Younes said her Iraqi Kurdish mother was just as desolate at seeing the fall of Iraq and saddened by the Kurdish alliance with U.S. forces, saying the Kurds "should have stood by Iraq, regardless of the regime, and not with the occupation."

But other Iraqi Kurds take a very different view of Saddam. Analysts point out that although there were a few tribes allied with Saddam, the majority of Iraqi Kurds hated his regime for chemical weapons used on them to suppress a Kurdish uprising in 1988. The Anfal campaign against the Kurds that year, according to David McDowall, a British historian, probably killed between 150,000 and 200,000 of them.

Younes, however, said her mother believed his regime had been "more fair to the Kurds than in other countries." Even before the Kurds took control of their homeland in northern Iraq the 1990s under the protection of a no-fly zone, they had "autonomy, their own schools, and the right to speak their own language … unlike in Turkey where the are punished even if they wear their national dress," she related.

Fuad Hussein, an Iraqi Kurd, told United Press International during a visit to Washington that the Kurds were allowed to use their language, have their own schools and wear their traditional dress from the establishment of the Iraqi state in 1921, something that was reaffirmed by the 1958 revolt that overthrew the monarchy and declared a republic of Arabs and Kurds.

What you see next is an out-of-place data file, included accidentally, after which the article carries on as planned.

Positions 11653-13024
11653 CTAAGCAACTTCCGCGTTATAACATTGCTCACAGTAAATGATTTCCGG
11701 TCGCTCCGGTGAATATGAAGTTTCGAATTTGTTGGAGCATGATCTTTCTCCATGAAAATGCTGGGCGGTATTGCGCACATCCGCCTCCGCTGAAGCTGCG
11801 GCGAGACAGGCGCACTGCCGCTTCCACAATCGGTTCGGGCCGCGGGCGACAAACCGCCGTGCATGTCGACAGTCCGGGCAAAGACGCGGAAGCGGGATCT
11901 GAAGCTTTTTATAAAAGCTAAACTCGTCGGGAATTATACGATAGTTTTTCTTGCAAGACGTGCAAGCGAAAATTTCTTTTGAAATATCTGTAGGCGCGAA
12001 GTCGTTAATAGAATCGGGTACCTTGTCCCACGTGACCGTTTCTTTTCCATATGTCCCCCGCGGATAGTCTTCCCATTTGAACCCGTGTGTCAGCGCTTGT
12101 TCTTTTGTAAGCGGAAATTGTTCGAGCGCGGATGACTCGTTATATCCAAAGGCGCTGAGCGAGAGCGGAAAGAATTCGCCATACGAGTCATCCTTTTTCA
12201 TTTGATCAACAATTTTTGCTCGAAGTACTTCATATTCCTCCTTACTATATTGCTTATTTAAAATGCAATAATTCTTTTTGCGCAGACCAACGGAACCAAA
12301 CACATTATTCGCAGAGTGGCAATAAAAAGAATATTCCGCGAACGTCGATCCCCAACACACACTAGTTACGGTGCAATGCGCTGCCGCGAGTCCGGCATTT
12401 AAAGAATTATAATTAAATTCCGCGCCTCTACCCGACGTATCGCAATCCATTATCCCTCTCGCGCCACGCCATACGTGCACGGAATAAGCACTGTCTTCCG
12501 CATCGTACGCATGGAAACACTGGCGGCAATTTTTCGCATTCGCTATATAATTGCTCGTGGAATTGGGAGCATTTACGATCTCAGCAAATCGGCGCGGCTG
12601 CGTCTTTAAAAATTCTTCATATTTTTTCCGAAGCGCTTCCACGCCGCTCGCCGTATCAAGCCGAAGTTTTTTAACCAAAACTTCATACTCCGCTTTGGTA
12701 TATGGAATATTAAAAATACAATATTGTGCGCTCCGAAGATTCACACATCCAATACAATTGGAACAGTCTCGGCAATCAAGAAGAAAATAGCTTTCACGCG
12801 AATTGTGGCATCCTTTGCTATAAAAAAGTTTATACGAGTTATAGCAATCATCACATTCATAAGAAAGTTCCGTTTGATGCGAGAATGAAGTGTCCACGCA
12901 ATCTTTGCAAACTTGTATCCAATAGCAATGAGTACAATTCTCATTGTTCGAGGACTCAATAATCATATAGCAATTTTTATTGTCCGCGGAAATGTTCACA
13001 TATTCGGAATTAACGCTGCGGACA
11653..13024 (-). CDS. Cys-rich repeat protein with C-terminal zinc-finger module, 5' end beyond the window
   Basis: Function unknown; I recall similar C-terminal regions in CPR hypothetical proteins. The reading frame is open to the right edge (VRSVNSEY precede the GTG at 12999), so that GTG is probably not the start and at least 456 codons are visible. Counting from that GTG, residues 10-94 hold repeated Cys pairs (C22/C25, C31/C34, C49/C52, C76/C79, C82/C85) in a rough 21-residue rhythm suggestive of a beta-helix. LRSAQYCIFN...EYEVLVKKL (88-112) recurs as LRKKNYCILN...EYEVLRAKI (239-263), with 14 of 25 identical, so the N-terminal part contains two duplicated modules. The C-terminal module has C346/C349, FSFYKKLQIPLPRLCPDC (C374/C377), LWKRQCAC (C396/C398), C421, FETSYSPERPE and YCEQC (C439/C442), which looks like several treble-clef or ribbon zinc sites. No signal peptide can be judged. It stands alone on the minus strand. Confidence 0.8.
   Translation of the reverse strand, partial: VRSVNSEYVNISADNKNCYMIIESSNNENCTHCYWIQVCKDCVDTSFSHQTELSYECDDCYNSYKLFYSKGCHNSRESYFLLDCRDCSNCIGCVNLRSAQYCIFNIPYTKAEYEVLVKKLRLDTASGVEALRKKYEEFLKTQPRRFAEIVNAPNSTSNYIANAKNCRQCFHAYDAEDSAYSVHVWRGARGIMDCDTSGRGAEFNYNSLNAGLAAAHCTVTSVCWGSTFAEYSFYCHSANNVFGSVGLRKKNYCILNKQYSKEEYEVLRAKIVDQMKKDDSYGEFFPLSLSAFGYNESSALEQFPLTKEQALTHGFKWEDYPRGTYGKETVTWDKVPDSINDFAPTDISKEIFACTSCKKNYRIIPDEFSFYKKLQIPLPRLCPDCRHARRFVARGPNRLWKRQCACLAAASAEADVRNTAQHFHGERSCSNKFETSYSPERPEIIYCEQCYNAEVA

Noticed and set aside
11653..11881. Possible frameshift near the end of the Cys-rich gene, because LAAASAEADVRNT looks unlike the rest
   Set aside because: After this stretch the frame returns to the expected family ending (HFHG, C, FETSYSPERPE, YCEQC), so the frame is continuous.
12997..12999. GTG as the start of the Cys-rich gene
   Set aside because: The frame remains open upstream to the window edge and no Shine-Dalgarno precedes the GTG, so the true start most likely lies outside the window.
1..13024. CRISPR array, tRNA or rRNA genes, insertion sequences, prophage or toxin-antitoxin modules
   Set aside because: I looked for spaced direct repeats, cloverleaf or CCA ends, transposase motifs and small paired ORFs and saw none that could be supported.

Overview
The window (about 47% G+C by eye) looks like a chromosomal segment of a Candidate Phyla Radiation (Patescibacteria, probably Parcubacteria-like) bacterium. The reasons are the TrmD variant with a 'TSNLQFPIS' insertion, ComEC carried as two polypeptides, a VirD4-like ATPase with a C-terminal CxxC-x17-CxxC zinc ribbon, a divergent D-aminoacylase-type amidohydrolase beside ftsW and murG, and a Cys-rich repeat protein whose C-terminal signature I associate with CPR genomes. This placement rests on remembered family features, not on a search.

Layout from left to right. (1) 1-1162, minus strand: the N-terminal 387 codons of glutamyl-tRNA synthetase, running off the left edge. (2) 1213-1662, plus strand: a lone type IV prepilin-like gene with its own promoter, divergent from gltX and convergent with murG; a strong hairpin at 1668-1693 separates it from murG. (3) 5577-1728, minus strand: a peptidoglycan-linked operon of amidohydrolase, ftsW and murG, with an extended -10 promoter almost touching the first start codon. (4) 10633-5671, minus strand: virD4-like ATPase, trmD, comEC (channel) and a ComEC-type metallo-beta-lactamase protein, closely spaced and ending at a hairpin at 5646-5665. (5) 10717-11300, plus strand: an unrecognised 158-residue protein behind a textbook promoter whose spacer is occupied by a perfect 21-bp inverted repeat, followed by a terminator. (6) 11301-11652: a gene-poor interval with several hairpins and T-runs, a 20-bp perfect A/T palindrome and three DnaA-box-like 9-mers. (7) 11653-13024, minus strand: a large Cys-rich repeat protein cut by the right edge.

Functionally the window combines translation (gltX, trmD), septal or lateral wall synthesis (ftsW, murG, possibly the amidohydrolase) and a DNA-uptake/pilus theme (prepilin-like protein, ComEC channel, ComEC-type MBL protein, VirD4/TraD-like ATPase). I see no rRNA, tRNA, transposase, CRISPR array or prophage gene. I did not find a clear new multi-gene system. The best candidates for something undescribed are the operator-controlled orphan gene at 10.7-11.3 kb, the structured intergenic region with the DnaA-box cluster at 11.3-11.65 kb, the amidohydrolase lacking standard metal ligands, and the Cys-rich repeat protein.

On the other hand, Hussein said, the Kurdish autonomous region declared by Saddam in 1974 remained a dead letter. In areas subject to ethnic cleansing, Kurds were obliged to change their legal identity to Arab and even cemeteries were desecrated to make the Kurds buried in them appear to be Arabs.

Analysts said Arab masses were attracted by Arab nationalist slogans such as those in Saddam's rhetoric, especially where Palestinian rights were concerned. While these slogans proved to have been empty promises of "Arab solidarity and liberating Palestine," the people were "still hungry to hear such words because it gave them a sense of hope," one political commentator told UPI.

Younes's husband, Salam Shalabi, said he shared the same feelings: "Anger at the United States, disappointment at the Arabs and a lot of frustration at the result of this war." Shalabi, born to a Palestinian father and Iraqi mother in Kuwait, and raised in the Iraqi capital, said Iraq was "the only Arab country left — and to a certain extent, Syria — that was teaching school children the principles of Arab nationalism and instilled in us that Israel was our number one enemy."